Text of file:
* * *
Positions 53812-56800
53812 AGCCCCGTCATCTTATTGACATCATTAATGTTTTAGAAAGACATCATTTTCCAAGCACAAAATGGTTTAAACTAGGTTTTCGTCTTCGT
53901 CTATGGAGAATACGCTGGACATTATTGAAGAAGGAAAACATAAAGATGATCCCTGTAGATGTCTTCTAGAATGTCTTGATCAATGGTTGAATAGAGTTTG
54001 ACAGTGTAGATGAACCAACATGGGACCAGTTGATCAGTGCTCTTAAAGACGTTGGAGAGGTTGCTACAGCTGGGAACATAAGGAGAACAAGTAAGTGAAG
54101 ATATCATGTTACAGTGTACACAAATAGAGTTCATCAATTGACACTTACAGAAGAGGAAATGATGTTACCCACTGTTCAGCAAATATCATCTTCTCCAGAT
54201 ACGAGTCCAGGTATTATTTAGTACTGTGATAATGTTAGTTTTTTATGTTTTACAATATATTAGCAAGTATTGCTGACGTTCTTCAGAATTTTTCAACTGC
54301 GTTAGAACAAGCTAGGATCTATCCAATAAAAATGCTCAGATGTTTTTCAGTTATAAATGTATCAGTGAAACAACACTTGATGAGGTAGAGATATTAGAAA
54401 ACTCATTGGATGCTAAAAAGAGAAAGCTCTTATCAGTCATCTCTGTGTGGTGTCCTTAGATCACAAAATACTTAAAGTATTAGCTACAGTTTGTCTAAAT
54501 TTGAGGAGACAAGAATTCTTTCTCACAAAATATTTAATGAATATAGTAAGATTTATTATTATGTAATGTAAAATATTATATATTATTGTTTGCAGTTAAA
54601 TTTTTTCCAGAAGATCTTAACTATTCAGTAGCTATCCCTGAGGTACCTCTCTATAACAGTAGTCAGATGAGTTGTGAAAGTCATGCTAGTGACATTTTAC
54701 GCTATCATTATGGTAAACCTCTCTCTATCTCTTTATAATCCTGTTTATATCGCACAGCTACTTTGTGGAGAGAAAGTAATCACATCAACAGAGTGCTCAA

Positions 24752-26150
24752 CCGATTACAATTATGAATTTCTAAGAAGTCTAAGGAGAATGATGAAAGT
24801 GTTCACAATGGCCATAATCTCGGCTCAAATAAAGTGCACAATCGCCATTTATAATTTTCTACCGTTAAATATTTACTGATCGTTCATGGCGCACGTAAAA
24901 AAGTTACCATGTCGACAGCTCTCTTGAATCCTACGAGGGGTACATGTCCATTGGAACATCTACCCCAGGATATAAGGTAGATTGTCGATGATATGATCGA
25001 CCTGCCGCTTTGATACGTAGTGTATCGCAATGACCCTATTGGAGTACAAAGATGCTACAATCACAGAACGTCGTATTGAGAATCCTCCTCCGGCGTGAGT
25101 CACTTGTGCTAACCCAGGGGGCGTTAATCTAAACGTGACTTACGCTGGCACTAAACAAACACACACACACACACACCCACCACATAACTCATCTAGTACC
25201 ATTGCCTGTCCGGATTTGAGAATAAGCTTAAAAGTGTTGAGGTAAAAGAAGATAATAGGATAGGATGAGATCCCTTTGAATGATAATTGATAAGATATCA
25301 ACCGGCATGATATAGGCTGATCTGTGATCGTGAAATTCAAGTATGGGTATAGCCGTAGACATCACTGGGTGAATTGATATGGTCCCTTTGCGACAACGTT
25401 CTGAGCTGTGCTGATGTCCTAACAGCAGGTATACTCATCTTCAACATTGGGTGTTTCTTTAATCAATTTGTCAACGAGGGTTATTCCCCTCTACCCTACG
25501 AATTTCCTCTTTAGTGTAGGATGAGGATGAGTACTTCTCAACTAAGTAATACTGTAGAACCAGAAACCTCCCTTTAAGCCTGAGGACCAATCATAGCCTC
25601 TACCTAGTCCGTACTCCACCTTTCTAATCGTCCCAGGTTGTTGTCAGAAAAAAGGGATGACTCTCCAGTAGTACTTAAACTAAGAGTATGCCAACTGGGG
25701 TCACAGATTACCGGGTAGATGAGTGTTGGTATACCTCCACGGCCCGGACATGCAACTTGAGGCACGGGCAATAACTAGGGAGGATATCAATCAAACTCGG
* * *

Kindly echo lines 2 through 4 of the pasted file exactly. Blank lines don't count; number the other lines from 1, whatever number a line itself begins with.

53812 AGCCCCGTCATCTTATTGACATCATTAATGTTTTAGAAAGACATCATTTTCCAAGCACAAAATGGTTTAAACTAGGTTTTCGTCTTCGT
53901 CTATGGAGAATACGCTGGACATTATTGAAGAAGGAAAACATAAAGATGATCCCTGTAGATGTCTTCTAGAATGTCTTGATCAATGGTTGAATAGAGTTTG
54001 ACAGTGTAGATGAACCAACATGGGACCAGTTGATCAGTGCTCTTAAAGACGTTGGAGAGGTTGCTACAGCTGGGAACATAAGGAGAACAAGTAAGTGAAG